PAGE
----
clf = SVC(gamma=0.001)

# Train the model using the training set

clf.fit(X_train, y_train)

# Evaluate the model's performance on the test set

accuracy = clf.score(X_test, y_test)

print("Accuracy: %0.2f" % accuracy)

In this example, we use the *scikit-learn* library to load the dataset of images of handwritten digits, split the dataset into training and testing sets, and train an SVM classifier. We then evaluate the model's performance on the test set by computing the accuracy, which is the proportion of test images that the model correctly identifies.

from sklearn.model_selection import train_test_split

import matplotlib.pyplot as plt

import numpy as np

from sklearn import svm

classifier = svm.SVC(gamma=0.001)

# The digits dataset

digits = datasets.load_digits()

n_samples = len(digits.images)

data = digits.images.reshape((n_samples, -1))

# Split into train and test subsets (50% each)

X_train, X_test, y_train, y_test = train_test_split(

data, digits.target, test_size=0.5, shuffle=False)

# Learn the digits on the first half of the digits

classifier.fit(X_train, y_train)

# Test on second half of data

n = np.random.randint(int(n_samples/2),n_samples)

print('Predicted: ' + str(classifier.predict(digits.data[n:n+1])[0]))

# Show number

plt.imshow(digits.images[n], cmap=plt.cm.gray_r, interpolation='nearest')

plt.show()

**MATLAB Live Script**

#### ✅ Knowledge Check

**1.** Which of the following statements is true about Support Vector Classifier (SVC)?

**A.**SVC finds a decision boundary that minimally separates the two classes.

- Incorrect. SVC finds a decision boundary that
*maximally*separates the two classes, not minimally.

**B.**SVC uses all training data points to construct the decision function.

- Incorrect. SVC uses a subset of training points in the decision function, making it memory efficient.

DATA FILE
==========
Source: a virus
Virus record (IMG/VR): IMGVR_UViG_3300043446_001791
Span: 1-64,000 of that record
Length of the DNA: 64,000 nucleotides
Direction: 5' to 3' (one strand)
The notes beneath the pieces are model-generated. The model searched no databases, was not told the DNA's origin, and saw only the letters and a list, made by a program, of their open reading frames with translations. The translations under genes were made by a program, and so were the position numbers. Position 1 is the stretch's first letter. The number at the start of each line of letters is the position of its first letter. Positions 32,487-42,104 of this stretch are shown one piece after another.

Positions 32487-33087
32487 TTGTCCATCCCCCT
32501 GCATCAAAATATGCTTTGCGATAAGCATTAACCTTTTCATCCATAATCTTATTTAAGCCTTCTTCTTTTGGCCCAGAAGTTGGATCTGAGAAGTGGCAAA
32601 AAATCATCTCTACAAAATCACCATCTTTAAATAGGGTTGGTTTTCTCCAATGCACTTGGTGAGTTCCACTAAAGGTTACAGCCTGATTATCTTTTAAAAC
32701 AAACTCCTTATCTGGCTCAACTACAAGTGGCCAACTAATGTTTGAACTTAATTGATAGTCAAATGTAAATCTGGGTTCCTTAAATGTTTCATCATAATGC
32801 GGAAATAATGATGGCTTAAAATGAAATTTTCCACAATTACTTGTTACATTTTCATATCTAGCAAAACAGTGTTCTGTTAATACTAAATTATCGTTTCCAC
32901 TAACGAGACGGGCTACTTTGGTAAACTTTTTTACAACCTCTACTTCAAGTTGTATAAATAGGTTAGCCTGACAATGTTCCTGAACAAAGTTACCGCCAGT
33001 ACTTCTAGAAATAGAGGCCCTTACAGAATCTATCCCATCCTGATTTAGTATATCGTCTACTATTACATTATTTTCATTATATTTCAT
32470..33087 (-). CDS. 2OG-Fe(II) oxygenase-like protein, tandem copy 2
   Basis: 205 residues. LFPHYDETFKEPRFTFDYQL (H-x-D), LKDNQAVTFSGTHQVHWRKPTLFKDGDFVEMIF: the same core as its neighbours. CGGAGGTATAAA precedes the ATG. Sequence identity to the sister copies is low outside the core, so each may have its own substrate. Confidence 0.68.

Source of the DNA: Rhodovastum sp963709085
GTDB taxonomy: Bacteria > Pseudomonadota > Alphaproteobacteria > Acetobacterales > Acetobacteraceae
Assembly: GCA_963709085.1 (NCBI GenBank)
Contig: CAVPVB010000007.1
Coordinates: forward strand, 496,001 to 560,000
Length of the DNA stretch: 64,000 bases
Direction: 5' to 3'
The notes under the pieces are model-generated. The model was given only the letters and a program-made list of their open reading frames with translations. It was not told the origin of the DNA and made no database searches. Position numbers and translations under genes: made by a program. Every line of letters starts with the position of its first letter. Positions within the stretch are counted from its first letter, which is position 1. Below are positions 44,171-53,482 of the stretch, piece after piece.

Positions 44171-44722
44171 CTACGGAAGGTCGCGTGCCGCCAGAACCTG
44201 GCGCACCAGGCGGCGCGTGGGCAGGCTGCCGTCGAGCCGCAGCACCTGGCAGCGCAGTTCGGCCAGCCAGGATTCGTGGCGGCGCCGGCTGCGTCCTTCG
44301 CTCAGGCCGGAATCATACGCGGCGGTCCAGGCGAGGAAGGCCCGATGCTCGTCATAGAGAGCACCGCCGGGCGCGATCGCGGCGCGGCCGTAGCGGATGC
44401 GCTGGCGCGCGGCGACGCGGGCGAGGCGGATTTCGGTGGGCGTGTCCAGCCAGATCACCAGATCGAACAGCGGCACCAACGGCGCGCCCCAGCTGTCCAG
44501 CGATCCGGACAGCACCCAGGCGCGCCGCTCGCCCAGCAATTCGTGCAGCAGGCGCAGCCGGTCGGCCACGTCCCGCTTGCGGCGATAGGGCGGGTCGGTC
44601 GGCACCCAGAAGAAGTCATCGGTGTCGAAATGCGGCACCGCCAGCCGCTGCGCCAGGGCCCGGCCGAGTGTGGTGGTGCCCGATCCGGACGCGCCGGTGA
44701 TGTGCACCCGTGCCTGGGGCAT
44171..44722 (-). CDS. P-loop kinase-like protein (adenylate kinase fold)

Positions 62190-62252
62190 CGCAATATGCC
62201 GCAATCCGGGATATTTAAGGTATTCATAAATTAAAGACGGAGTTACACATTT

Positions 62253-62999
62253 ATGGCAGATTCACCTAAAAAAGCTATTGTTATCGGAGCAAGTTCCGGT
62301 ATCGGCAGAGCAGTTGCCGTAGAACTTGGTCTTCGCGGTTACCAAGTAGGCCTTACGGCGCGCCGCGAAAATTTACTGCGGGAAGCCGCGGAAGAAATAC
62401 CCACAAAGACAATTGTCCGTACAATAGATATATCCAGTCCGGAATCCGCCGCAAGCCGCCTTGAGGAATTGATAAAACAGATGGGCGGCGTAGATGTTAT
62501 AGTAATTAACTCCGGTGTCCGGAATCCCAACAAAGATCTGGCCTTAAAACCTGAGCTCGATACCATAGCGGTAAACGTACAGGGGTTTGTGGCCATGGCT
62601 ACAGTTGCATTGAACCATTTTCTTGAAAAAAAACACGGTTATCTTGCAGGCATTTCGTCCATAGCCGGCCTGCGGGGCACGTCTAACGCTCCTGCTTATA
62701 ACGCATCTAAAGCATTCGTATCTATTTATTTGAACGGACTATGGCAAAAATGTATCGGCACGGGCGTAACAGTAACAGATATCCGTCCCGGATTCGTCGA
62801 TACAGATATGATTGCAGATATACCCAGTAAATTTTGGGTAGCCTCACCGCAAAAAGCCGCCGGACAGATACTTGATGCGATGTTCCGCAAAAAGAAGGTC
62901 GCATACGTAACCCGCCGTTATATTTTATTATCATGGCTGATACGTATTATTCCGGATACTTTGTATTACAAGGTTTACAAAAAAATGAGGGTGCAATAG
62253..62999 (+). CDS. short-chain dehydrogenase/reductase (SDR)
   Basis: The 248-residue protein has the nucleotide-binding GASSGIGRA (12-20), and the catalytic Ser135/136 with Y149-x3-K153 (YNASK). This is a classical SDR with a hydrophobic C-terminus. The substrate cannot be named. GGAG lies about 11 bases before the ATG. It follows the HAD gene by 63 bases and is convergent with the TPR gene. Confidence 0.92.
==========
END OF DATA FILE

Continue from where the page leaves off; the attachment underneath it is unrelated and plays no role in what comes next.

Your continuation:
**C.**The decision boundary of SVC can be represented as a linear function.

- Correct. The decision boundary can indeed be represented as a linear function of the form `w^T x + b = 0`. A non-linear SVC uses a kernel function. The kernel function transforms data to a feature space where the data becomes linearly separable.

**D.**SVC directly provides probability estimates for classifications.

- Incorrect. The SVC algorithm does not directly provide probability estimates. These estimates are calculated using a computationally expensive five-fold cross-validation.

**2.** Which of the following is NOT an advantage of Support Vector Classifier?

**A.**Effective in high dimensional spaces.

- Incorrect. This is actually an advantage of SVC; it can work effectively in high-dimensional spaces.

**B.**Uses a subset of training points in the decision function, making it memory efficient.

- Incorrect. This is another advantage of SVC, as it does not require all training points for the decision function.

**C.**Directly provides probability estimates for classifications.

- Correct. SVC does not directly provide probability estimates. These estimates are calculated using a computationally expensive five-fold cross-validation.

**D.**Effective for tasks like Optical Character Recognition (OCR).

- Incorrect. SVC can indeed be effectively used for tasks like OCR, as shown in the provided Python example.

See also Support Vector Regressor